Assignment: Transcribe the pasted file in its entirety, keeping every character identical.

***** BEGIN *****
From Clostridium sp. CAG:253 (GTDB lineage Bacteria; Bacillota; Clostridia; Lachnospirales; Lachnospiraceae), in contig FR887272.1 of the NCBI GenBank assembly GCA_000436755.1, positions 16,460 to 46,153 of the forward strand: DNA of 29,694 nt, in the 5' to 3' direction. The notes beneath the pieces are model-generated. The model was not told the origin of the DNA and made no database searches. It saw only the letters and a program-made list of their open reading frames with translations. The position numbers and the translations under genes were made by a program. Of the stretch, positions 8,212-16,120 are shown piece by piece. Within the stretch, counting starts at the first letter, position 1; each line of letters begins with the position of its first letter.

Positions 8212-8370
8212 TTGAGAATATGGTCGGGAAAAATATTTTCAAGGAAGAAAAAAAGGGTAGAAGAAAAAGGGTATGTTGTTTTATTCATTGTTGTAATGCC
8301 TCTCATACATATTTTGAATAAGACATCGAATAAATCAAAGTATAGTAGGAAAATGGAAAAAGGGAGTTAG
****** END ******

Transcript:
From Clostridium sp. CAG:253 (GTDB lineage Bacteria; Bacillota; Clostridia; Lachnospirales; Lachnospiraceae), in contig FR887272.1 of the NCBI GenBank assembly GCA_000436755.1, positions 16,460 to 46,153 of the forward strand: DNA of 29,694 nt, in the 5' to 3' direction. The notes beneath the pieces are model-generated. The model was not told the origin of the DNA and made no database searches. It saw only the letters and a program-made list of their open reading frames with translations. The position numbers and the translations under genes were made by a program. Of the stretch, positions 8,212-16,120 are shown piece by piece. Within the stretch, counting starts at the first letter, position 1; each line of letters begins with the position of its first letter.

Positions 8212-8370
8212 TTGAGAATATGGTCGGGAAAAATATTTTCAAGGAAGAAAAAAAGGGTAGAAGAAAAAGGGTATGTTGTTTTATTCATTGTTGTAATGCC
8301 TCTCATACATATTTTGAATAAGACATCGAATAAATCAAAGTATAGTAGGAAAATGGAAAAAGGGAGTTAG